Feist was chosen to pay tribute to Cohen, and did so beautifully with her rendition of “Hey, That’s No Way to Say Goodbye,” along with two backup singers. She was introduced by Trudeau and his wife, Sophie. The Prime Minister called Cohen, a fellow Montrealer, “one of the greatest artists Canada has ever produced.”
The musician was friends with Justin’s father, Pierre Elliott Trudeau — perhaps Canada’s most famous Prime Minister, who also appeared as a Juno presenter a few times while in office — and was “an honorary pallbearer,” he said, at his dad’s funeral in 2000. “I remember a gathering the night before the funeral…That was the night I learned Leonard, a great man — but not a big hugger,” Justin said.
When Downie was given the coveted songwriter of the year award for his solo album, Secret Path, the awards showed a filmed thank you from the singer-songwriter, and the message was as poetic and poignant as we’ve come to expect from him.
“Thank you for stepping into the wind, for following the sound you’ve been hearing your entire life, for looking to see what has been bothering you a little bit, for recognizing that we’re not completely Canada yet,” he said. “For seeing we have friends, our fellow countrymen and women, who are in big trouble, for recognizing our friends who were here before us, at least for thousands of years.
“First Nations have many, many stories like this one,” he continued, in reference to the story of 12-year-old Chanie Wenjack who died in 1966 after running away from a residential school in the winter time, and who provided the inspiration for his Secret Path project. “My dream would be that this record with Jeff Lemire’s drawings might help people, might give teachers something to help teach our young ones.”
When The Tragically Hip won group of the year, Downie’s bandmates of more than 30 years, guitarists Rob Baker and Paul Langlois, were on hand to accept it. “It was about 26 years ago that we stood on a Juno stage for the first time,” noted Baker, before thanking the people who have worked with them for many years. “They’re the group of the year every year.”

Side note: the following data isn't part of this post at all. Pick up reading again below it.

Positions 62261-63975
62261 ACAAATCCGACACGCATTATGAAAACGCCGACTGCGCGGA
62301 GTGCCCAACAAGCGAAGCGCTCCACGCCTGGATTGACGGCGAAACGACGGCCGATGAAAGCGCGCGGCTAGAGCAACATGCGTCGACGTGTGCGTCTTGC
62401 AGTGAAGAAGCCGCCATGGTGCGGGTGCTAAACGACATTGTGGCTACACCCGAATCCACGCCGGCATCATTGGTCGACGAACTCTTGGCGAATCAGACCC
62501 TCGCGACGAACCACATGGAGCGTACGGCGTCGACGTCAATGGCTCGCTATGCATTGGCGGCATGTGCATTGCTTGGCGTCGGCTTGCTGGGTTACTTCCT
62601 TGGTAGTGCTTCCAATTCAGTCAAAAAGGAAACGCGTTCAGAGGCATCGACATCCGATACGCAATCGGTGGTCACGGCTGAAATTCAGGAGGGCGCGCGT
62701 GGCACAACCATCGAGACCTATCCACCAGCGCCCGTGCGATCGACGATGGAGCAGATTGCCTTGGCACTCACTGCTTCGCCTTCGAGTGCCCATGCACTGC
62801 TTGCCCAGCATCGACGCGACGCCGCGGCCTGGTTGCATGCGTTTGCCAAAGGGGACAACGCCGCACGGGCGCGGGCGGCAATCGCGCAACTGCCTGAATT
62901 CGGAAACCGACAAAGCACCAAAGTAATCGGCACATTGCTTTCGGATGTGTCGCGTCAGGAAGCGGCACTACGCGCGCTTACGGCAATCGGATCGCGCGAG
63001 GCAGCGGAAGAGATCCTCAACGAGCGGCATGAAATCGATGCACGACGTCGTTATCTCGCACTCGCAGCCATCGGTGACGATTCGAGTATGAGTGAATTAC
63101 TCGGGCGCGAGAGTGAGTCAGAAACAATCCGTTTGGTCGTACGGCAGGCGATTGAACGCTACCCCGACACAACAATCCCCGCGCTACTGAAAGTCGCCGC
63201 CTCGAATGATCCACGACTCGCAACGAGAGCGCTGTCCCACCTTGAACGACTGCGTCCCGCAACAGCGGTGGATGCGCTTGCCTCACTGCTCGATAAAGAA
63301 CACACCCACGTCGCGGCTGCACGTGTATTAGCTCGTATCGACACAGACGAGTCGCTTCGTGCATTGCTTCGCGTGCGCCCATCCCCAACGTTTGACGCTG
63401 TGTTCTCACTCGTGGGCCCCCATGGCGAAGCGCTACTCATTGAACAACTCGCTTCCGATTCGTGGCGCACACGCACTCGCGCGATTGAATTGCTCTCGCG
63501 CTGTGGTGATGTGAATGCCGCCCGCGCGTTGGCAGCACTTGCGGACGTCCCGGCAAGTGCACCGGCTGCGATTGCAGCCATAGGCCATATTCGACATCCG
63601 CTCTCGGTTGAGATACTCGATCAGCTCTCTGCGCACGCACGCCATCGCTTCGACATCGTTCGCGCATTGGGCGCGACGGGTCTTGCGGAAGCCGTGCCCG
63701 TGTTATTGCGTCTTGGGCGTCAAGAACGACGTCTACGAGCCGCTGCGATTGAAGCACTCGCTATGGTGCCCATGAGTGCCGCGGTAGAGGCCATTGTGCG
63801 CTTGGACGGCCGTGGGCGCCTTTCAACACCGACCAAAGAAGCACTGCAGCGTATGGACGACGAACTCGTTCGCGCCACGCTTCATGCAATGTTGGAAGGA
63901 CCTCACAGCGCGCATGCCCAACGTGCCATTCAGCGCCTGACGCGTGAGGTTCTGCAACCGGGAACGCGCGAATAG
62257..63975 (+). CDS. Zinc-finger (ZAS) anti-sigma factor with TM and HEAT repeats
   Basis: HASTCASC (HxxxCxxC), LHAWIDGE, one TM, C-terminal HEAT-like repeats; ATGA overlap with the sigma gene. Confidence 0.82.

When it was Langlois’ turn, the Juno producers, more concerned with cutting to commercial than giving this venerable band adequate time, started playing him off. “We played here seven months ago on a very special night,” he said, of the stop on The Tragically Hip’s emotional farewell tour. “I want to acknowledge that,”
“Go to commercial, go ahead — this is my arena, not yours,” he said, continuing to thank people. And in a the ultimate insult to a band that means so much to Canadians, just as Langlois said Downie’s name, they cut him off. It was likely a bigger gaff to Canadians than the infamous La La Land mix up was to Oscar viewers.
Another Canadian legend, Sarah McLachlan, who has sold more than 30 million albums, received the Juno’s highest honor: an induction into the Canadian Music Hall of Fame. Adams did the honors, and Bill Clinton surprisingly kicked off the congratulatory tribute video, which also included props from Diana Krall, Josh Groban, James Taylor and Tegan and Sara.
“Wow, that was really beautiful,” McLachlan commented. “This is a great privilege and I’m so humbled and honored to be in such amazing company. I have the best job in the world, and I have so much to be thankful for. Music is my church.”
The singer-songwriter also capped the night with a song, before a surprise jam broke out of the Adams classic “Summer of 69,” featuring members of Billy Talent, Alessia Cara, Whitehorse and Arkells.